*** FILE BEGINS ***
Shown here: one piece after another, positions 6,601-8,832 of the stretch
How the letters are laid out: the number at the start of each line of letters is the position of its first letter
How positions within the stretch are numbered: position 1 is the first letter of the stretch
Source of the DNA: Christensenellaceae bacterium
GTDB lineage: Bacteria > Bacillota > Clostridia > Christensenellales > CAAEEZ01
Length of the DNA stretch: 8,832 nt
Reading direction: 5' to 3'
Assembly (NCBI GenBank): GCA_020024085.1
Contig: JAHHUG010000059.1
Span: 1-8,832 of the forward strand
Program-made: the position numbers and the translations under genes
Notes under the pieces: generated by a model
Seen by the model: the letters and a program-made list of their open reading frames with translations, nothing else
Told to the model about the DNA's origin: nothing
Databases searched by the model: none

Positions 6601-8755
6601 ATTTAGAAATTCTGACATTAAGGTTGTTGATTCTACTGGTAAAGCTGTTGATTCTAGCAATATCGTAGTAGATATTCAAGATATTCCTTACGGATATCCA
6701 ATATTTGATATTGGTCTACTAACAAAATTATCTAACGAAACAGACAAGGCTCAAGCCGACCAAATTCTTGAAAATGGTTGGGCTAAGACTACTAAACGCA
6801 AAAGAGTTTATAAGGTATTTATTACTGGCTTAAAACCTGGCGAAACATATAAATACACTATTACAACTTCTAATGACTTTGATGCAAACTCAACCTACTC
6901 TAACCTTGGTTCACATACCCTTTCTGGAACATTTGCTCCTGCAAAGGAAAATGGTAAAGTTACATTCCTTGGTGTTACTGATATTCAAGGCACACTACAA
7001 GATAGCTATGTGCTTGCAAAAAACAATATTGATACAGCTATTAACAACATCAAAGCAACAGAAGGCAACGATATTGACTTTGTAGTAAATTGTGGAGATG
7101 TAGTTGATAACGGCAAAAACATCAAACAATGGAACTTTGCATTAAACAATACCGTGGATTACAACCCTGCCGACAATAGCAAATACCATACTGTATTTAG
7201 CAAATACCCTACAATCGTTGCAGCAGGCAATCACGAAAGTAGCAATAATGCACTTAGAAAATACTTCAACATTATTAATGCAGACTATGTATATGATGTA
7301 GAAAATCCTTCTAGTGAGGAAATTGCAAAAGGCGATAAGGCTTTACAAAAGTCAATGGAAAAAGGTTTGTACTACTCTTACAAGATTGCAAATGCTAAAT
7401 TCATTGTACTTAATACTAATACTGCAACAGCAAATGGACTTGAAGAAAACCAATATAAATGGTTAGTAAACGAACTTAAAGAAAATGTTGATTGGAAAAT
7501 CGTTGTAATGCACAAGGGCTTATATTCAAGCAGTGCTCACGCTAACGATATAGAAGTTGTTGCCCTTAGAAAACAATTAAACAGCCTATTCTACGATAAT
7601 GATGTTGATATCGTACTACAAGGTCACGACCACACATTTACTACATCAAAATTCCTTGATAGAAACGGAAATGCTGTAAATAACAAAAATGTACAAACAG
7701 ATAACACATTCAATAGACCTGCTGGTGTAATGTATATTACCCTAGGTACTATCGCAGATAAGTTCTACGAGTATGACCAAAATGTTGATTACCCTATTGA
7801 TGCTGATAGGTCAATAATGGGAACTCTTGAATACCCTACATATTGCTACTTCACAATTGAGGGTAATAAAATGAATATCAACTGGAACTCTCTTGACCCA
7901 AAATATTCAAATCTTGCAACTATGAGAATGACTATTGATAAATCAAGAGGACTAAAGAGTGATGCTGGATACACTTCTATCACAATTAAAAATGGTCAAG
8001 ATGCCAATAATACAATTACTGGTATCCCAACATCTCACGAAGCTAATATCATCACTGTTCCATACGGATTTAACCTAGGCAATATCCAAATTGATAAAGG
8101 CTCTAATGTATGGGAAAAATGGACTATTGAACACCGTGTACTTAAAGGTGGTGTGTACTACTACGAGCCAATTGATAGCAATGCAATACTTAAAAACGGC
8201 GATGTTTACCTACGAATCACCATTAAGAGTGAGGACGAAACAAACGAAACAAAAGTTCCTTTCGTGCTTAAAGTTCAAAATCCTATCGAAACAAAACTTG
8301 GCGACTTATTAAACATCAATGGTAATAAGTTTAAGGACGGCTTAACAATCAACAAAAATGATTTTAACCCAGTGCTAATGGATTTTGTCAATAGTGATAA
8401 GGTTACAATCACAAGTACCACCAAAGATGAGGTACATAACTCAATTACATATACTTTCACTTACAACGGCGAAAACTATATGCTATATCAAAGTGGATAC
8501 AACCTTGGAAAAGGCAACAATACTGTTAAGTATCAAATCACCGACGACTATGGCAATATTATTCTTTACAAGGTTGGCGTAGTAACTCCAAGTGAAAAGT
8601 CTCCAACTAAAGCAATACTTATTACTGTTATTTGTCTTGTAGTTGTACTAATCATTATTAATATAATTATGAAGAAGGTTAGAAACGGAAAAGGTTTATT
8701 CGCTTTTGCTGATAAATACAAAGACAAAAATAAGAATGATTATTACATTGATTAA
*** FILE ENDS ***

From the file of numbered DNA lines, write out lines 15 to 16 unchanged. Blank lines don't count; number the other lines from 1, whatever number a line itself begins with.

Databases searched by the model: none

Positions 6601-8755